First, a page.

“I not only hunt to feed myself and my family but also my soul. I find clarity in the outdoors and the adrenaline rush that comes with elk hunting and when you are ‘in his kitchen’ somehow purifies my system,” he said. “The greatest gift that has come from my passion for archery is an ethical patience. Being someone who can walk away from a close encounter that didn’t pan out due to poor shot presentation or any number of problematic situations yet still look at it as a successful hunt and still revel in the shakes that come post encounter is a win for anyone with this passion.”
Chris joined Backcountry Hunters & Anglers in 2017. He was introduced to BHA through the Backcountry Journal. While most of his time is spent in Colorado, he lives in La Plata, New Mexico (just south of Durango), with wife, Kelsey, and black lab, Chief, whom he still has hopes for becoming a duck dog.
“The breadth and depth of Chris’s knowledge of wildlands and wildlife, developed over a lifetime of hunting and fishing and studying these species and their habitat, speaks volumes about his passion for BHA’s boots-on-the-ground public lands and wildlife preservation mission,” Colorado BHA co-chairDavid Lien (a former Air Force officer) said. “We need many more like him!”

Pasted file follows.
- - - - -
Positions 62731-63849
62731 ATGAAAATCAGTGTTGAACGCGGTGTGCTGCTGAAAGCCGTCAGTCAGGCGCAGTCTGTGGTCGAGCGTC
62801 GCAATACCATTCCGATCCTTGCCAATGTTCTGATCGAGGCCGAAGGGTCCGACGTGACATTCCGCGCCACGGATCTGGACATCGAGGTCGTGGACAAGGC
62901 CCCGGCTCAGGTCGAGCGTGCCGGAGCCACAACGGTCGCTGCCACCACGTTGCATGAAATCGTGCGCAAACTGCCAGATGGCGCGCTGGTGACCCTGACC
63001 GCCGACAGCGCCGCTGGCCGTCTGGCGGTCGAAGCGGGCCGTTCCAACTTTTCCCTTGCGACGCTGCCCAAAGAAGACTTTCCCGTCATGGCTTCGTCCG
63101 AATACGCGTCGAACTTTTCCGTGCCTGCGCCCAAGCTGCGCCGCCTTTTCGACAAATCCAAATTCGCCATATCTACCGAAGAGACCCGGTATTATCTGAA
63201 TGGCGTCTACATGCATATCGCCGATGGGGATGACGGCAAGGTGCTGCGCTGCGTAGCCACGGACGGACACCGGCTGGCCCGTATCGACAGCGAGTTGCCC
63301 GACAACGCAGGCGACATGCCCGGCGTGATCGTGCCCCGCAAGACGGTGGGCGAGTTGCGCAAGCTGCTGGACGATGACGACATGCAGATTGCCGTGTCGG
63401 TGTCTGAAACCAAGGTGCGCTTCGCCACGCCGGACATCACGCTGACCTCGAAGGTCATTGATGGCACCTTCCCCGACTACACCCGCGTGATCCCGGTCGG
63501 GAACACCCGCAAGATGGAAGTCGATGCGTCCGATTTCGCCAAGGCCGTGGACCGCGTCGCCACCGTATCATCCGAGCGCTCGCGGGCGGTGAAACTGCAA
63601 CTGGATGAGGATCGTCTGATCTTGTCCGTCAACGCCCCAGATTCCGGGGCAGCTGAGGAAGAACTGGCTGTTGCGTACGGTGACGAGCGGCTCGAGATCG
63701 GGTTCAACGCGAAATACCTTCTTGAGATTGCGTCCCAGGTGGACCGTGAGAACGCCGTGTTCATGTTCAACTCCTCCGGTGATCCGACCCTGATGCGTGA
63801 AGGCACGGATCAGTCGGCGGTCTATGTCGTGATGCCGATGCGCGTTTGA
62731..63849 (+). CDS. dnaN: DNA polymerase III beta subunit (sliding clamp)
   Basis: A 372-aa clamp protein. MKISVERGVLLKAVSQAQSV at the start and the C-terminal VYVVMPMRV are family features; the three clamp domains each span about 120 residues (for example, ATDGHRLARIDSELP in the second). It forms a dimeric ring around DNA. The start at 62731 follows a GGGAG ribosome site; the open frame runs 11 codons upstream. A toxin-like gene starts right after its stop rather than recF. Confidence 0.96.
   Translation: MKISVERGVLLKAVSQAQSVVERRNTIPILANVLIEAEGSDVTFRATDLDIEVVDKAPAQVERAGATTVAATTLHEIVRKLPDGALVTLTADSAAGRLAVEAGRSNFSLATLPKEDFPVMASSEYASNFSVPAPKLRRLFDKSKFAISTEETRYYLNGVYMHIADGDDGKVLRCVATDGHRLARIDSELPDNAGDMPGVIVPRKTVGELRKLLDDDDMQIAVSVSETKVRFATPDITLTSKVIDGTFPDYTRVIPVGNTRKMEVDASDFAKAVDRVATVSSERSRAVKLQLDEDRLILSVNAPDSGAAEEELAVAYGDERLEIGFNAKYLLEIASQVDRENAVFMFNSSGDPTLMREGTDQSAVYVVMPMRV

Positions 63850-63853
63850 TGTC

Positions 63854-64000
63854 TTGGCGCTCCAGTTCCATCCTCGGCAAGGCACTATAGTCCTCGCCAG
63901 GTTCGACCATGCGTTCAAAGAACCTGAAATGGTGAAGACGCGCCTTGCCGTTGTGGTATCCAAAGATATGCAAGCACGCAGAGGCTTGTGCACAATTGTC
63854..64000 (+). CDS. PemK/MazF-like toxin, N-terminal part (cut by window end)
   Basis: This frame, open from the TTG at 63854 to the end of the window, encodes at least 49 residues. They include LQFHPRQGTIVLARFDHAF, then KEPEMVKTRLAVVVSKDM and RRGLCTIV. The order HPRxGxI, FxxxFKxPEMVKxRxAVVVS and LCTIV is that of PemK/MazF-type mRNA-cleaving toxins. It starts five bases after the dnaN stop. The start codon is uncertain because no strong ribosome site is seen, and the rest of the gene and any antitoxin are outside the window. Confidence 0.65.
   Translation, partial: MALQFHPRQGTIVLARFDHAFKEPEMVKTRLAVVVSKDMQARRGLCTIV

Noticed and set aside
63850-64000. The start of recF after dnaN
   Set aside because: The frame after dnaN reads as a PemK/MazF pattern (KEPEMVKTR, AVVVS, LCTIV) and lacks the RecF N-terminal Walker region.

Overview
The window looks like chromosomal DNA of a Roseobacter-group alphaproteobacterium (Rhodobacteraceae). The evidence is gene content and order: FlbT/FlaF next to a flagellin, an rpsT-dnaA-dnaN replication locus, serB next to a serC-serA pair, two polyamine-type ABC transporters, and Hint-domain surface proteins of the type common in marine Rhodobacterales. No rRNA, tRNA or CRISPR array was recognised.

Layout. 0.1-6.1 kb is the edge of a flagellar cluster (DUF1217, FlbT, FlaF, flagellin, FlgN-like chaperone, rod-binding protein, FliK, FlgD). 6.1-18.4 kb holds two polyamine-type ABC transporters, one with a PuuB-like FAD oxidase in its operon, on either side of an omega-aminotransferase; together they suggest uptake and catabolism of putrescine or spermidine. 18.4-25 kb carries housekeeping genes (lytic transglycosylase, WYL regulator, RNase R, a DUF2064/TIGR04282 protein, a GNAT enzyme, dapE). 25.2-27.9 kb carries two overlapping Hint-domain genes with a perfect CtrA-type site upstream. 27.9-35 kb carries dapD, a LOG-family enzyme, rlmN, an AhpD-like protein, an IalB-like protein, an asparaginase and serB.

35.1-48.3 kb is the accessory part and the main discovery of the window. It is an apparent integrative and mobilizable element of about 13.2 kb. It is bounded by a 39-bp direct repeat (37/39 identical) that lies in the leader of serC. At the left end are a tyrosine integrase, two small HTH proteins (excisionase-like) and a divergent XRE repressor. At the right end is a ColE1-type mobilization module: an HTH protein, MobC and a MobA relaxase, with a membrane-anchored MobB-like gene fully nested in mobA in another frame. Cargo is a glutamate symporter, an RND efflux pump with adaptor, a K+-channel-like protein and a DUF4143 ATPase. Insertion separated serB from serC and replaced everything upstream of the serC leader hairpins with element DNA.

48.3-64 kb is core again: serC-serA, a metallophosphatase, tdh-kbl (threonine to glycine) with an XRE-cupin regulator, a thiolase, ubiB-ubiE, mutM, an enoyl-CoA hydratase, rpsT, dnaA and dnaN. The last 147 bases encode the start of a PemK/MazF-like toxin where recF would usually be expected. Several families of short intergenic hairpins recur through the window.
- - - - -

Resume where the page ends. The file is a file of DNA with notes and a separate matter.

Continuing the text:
Founded by Mike Beagle, a former U.S. Army field artillery officer, and formed around an Oregon campfire, in 2004, Backcountry Hunters & Anglers is the sportsmen’s voice for our nation’s wild public lands, waters and wildlife. With some 37,000 members spread out across all 50 states and 13 Canadian provinces and territories—including chapters in 45 states, two Canadian provinces and one territory, and Washington, D.C.—BHA brings an authentic, informed, boots-on-the-ground voice to the conservation of public lands. Since the Colorado BHA chapter was founded by David Petersen (a former U.S. Marine Corps helicopter pilot) in 2005 (the first official BHA chapter), they’ve grown their boots-on-the-ground presence to some 3,000 dedicated hunters and anglers.
 Katie McKalip. “BHA Membership Is Young, Active, Nonpartisan, Demographic Survey Shows: Two-thirds of members are 45 or younger, identify as Republican or Independent.” Backcountry Hunters & Anglers: 8/7/18.